In September of 1970, Scotland’s Ken Buchanan won the WBA version of the world lightweight championship by close fifteen round decision over Panamanian Ismael Laguna. He would defend his title twice before taking on red-hot top contender Roberto Duran, also a Panamanian, at New York’s Madison Square Garden. Duran vs Buchanan ended after thirteen rounds, most of them clearly won by the challenger, with the popular Duran declared the winner and new champion; yet this fight, without question, stands as one of the most unfortunate debacles in ring history.
The action ended with Buchanan writhing in agony on the canvas, clutching his groin, his face a contorted mask of anguish. Such was his pain he could barely stand and had to be half-carried back to his corner. Moments later referee Johnny LoBianco made a snap decision to end the bout, ruling the champion unfit to continue. For reasons unknown, LoBianco proved completely unsympathetic to Buchanan’s assertions he had been fouled.
Some at ringside had seen the crippling low blow which eventually sent the Scotsman to the hospital, but the referee did not. And for years, despite the fact a medical examination revealed serious injury to Buchanan’s testicles, many rabid Duran fans have maintained the foul did not determine the outcome. Some even contend no foul occurred. Or that it was the champion’s fault if one did, since he dared to trade punches after the bell with the great “Manos de Piedra.” Or that the Scotsman was pretending, putting on an Academy Award-worthy performance in an attempt to get the challenger disqualified.
What did in fact take place was the following. As the final seconds of round thirteen ticked away, the two boxers engaged in a lively exchange. Moments before, Duran had almost sent Buchanan through the ropes with a pair of right hands, but the champion returned fire with four big rights of his own and a left hook at the bell. Roberto attempted to counter and, after the bell rang, LoBianco pounced on him from behind just as he drove a right uppercut into Buchanan’s groin. The referee pulled Duran away; Buchanan fell back into the ropes and then sank to the canvas.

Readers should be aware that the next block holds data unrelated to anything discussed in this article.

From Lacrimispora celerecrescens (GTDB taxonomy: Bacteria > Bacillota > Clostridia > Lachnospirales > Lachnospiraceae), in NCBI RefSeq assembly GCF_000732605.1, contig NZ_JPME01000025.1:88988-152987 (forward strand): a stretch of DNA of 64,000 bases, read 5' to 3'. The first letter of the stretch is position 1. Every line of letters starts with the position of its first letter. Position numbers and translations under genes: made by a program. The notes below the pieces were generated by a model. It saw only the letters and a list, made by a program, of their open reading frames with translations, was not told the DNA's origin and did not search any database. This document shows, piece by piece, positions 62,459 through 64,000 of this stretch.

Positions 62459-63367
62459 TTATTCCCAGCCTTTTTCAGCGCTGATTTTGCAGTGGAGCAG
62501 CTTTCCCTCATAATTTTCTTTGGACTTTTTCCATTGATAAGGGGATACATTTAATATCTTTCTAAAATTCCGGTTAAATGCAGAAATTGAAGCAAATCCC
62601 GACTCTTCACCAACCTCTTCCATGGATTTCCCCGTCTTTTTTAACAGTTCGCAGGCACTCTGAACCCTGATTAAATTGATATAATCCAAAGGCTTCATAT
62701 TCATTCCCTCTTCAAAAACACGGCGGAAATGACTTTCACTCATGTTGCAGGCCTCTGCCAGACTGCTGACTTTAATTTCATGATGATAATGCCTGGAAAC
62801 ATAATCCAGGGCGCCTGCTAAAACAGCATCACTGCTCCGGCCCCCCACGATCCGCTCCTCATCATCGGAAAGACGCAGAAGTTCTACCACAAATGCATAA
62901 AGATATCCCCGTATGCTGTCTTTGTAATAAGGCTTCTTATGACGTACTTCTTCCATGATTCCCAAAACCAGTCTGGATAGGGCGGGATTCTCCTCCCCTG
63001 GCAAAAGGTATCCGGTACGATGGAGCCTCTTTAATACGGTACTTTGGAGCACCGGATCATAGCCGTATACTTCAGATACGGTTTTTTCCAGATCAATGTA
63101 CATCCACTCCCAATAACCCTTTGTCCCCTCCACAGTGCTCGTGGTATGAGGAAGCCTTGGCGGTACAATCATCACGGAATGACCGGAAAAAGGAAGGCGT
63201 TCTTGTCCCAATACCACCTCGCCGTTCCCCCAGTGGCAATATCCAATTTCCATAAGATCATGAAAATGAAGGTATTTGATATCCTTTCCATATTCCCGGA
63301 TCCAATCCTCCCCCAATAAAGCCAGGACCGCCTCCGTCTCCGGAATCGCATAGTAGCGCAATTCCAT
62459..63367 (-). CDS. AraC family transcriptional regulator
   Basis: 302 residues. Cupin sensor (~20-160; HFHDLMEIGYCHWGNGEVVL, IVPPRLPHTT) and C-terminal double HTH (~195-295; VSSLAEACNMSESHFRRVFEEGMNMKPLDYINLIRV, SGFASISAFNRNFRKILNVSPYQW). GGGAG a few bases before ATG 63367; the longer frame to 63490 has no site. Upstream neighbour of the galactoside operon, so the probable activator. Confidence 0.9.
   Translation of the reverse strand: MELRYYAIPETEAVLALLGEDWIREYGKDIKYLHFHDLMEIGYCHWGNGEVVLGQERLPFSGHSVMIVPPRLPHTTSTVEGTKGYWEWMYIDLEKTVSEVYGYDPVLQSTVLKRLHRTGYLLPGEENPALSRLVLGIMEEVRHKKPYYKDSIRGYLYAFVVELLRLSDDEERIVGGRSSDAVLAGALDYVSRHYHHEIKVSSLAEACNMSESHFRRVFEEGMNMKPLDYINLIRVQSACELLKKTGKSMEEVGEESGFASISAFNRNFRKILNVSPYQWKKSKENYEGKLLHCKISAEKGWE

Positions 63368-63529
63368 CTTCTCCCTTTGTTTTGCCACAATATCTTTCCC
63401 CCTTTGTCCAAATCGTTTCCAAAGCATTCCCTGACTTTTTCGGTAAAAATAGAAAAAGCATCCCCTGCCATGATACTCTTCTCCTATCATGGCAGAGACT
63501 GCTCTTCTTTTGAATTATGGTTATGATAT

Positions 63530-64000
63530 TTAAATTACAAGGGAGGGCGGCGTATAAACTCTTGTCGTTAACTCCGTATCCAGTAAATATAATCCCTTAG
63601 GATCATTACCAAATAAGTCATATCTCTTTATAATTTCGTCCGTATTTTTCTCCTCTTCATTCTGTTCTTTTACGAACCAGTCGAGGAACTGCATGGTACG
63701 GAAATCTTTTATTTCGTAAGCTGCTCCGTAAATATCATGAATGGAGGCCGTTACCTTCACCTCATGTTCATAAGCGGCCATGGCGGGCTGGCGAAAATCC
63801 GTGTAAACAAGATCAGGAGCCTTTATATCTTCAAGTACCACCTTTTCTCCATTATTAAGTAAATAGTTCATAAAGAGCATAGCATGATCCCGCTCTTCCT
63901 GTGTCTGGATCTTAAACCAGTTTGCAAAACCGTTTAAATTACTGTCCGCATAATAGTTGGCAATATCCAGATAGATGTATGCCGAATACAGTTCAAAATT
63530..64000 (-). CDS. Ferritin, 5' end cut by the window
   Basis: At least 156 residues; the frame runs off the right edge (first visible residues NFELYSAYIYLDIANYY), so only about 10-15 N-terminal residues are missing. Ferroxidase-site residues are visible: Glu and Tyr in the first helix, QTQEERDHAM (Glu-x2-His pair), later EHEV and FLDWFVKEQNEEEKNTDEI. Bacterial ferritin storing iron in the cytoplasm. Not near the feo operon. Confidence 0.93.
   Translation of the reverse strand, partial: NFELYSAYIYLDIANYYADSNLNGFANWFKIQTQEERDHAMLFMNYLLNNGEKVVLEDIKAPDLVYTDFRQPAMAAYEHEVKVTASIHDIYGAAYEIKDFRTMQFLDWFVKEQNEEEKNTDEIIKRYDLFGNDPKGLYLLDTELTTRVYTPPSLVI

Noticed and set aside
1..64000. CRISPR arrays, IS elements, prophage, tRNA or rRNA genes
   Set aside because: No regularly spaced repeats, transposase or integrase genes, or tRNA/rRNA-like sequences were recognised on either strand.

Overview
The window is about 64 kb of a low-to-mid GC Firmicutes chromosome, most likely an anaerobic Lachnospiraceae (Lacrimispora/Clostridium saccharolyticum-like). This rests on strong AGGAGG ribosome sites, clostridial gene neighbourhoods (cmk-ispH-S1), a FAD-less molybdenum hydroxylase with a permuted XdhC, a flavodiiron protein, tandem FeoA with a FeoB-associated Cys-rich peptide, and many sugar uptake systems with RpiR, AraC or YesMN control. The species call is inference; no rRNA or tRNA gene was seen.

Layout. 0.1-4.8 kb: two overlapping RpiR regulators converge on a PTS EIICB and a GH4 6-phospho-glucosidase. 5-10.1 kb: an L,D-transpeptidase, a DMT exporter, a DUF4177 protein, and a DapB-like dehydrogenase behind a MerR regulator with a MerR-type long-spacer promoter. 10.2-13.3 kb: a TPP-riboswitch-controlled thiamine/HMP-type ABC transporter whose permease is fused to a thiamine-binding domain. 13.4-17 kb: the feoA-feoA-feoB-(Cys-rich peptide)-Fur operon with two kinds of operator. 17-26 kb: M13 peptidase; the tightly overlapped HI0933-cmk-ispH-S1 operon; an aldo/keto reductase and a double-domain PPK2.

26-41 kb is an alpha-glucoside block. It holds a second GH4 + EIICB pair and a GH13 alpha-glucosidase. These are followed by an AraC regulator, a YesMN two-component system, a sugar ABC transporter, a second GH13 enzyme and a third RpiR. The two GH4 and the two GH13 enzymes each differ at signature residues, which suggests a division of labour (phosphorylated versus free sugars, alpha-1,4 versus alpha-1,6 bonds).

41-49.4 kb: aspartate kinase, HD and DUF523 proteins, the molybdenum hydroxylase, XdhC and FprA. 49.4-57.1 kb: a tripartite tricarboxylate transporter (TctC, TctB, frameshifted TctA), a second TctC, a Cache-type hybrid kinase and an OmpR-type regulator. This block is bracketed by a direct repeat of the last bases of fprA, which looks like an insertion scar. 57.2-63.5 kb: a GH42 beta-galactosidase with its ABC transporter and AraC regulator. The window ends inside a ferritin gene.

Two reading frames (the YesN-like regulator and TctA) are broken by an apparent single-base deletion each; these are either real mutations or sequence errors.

There can be no doubt: Buchanan was fouled and badly hurt. There was no acting involved. He was punched in the privates, simple as that, and after the bell to boot.
That the challenger was, up to the point at which he landed that low blow, clearly the better man on the night, there can also be no doubt. A veritable buzzsaw, Duran had dominated the action, scoring a knockdown in the opening seconds and keeping Buchanan on the defensive in almost every round. Roberto set a savage pace, showing no respect for the champion, striking repeatedly with heavy right hands and dealing out alarming beatings in both the fifth and the twelfth. On the judges’ scorecards he took a minimum of eight rounds and as the fateful thirteenth began, it was clear Buchanan needed a knockout to win, a most unlikely prospect.
But that said, there can also be no doubt that Buchanan was the victim of a gross injustice. Punches below the belt are not allowed. Punches after a round-ending bell are not allowed. Further, it’s a shame that a 22-year-old Duran, who would go on to establish himself as a true all-time great, had to win his first world title under such regrettable circumstances. Buchanan was one of the best boxers in the game at the time, slick and tough, with excellent stamina and a brilliant jab. The young Duran’s domination of such a capable champion should stand as one of his greatest triumphs; instead the match will forever be remembered for its sordid conclusion.
Was the foul intentional? It’s impossible to say, but there is no question Roberto had taken liberties throughout the contest, primarily in the form of head butts and low blows. A fired-up Duran dominated primarily due to his ferocity, power and the sheer volume of punches he threw, but on this, the biggest and most crucial night of his career thus far, Duran was Harry Greb, Jake LaMotta and Fritzie Zivic all rolled into one. Afterwards, most agreed: had the bout been held on Buchanan’s home turf in the UK, Duran would have been disqualified long before the bell to start round thirteen had sounded. Incredibly, he received only a single warning from referee LoBianco, ironically for punching low in that fateful final round.